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Scientists are learning just how climate change impacts extreme weather events

[POST-BROADCAST CORRECTION:This story incorrectly identifies Michael Wehner's place of employment. He is a researcher at Lawrence Berkeley National Laboratory, not Lawrence Livermore National Laboratory.]

JUANA SUMMERS (HOST): A derecho barreled through South Dakota yesterday. A heat wave is lingering over Texas, and wildfires are burning across Alaska. When weather gets extreme, a lot of people wonder and worry about climate change. Michael Wehner is a senior scientist at Lawrence Livermore National Laboratory.

MICHAEL WEHNER (SENIOR SCIENTIST, BERKELEY LAB): People want to know - you know, has climate change affected me? Did climate change flood my house? Did climate change make it so hot that my power went out? Those kinds of questions - and those are good questions.

SUMMERS: For a long time, scientists did not really have answers. But as NPR's Rebecca Hersher reports, that's changing.

REBECCA HERSHER (BYLINE): This is cutting-edge science, and here's how it works. After a flood or a heat wave or some other disaster, scientists sit down and compare what actually happened - like, how hot it got or how much rain fell - to what would have happened if there was no global warming. And to do that, they use really powerful computers, excellent weather satellites and fancy new math. And it's easier to do for some types of weather. Wehner was one of the OG scientists working on this problem.

WEHNER: Well, the heat waves were where we started.

HERSHER: Because heat waves are relatively simple. There aren't a lot of variables - temperature, maybe humidity and wind if you're getting fancy. And since you're comparing the present to the past, before global warming took off, you need good historical records, which there are for temperature - going back to the 1800s - all of which allows scientists to say some pretty bullish things about how climate change is making heat waves worse.

WEHNER: Any heat wave that occurs from now on, the temperature has been increased by climate change.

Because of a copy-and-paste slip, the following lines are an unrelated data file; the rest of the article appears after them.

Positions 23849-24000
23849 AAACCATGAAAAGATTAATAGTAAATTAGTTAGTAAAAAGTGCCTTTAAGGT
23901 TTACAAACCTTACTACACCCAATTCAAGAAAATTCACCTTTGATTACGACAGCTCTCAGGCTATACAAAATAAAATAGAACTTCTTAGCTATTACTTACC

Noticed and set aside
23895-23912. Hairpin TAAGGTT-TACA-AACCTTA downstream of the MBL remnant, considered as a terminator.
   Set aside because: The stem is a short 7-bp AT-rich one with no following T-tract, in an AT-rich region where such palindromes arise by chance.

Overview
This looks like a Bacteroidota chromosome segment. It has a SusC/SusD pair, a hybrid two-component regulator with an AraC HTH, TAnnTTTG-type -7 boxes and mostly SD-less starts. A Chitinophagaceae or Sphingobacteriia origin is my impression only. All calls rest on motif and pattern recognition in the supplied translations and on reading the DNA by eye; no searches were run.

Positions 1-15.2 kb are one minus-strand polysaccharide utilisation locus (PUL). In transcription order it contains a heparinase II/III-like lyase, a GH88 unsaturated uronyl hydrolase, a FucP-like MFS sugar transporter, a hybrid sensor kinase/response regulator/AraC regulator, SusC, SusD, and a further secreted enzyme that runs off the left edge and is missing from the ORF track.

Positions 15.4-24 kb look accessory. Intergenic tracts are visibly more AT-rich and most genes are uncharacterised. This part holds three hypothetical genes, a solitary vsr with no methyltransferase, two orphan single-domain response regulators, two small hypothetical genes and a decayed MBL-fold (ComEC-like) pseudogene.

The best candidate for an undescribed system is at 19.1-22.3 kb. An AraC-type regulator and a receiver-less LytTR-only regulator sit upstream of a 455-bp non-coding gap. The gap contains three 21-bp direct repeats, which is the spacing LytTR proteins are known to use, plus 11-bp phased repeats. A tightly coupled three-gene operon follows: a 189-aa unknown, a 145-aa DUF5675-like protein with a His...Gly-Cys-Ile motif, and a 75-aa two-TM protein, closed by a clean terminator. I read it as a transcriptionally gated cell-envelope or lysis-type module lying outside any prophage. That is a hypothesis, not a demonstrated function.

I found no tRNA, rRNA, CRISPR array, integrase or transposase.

HERSHER: They can even tell you how much hotter it is.

WEHNER: For garden-variety heat waves, like the hottest day of the year, the hottest day, you know, in every 10 years - in the United States, climate change has increased that heat wave's temperature by between three and five degrees Fahrenheit.

HERSHER: Three to five degrees is a big difference if you really think about it - 85 compared to 90, 95 compared to 100. And, actually, studies have found that the higher you get, the more deadly each additional degree actually is. Last summer, this type of science had its biggest moment yet. There was an extreme heat wave in the Pacific Northwest - 115 degrees in Oregon and Washington, 120 in parts of Canada. And when scientists analyzed it, they found something shocking.

WEHNER: It was virtually impossible without climate change.

HERSHER: Another way to say that - climate change caused the heat wave. Now, that's new territory for most people - the idea that the weather we're living through isn't just worse because of global warming; it is only possible because of global warming. But other types of disasters are harder to tie to climate change, like wildfires. They're some of the hardest.

MEGAN KIRCHMEIER-YOUNG (RESEARCH SCIENTIST, ENVIRONMENT AND CLIMATE CHANGE CANADA): Wildfires are a really great example of how we cannot say if climate change caused a particular wildfire event.

HERSHER: Megan Kirchmeier-Young is a researcher at Environment and Climate Change Canada, and she says it's clear that climate change is making hot, dry conditions more common, which obviously makes wildfires more likely to take off. But then there are all the human influences. For example, a person can start a wildfire, and firefighters can keep it from spreading.

KIRCHMEIER-YOUNG: Any fire has got so many factors going on, and only some of them are really closely related to the climate.

HERSHER: That makes it impossible for scientists to study a specific fire and say this was X amount worse because of climate change. Other weather disasters are somewhere in between, like hurricanes. They're more complicated than heat waves, but less tricky than wildfires. So scientists have made some progress by focusing on individual parts of the storm, like how much rain fell or how intense the wind was. There's a lot of pressure for this research to move quickly, says Wehner.

WEHNER: There is a clear demand for this from the public.

HERSHER: In the future, concrete information about the effects of climate change could just be part of the normal weather forecast. In fact, the Weather Service for the European Union is already trying it out for heat waves and floods. Rebecca Hersher, NPR News.

(SOUNDBITE OF MUSIC)

Transcript provided by NPR, Copyright NPR.

Corrected: July 6, 2022 at 9:00 PM PDT
This story incorrectly identified Michael Wehner's place of employment. He is a researcher at Lawrence Berkeley National Laboratory, not Lawrence Livermore National Laboratory.
Rebecca Hersher (she/her) is a reporter on NPR's Science Desk, where she reports on outbreaks, natural disasters, and environmental and health research. Since coming to NPR in 2011, she has covered the Ebola outbreak in West Africa, embedded with the Afghan army after the American combat mission ended, and reported on floods and hurricanes in the U.S. She's also reported on research about puppies. Before her work on the Science Desk, she was a producer for NPR's Weekend All Things Considered in Los Angeles.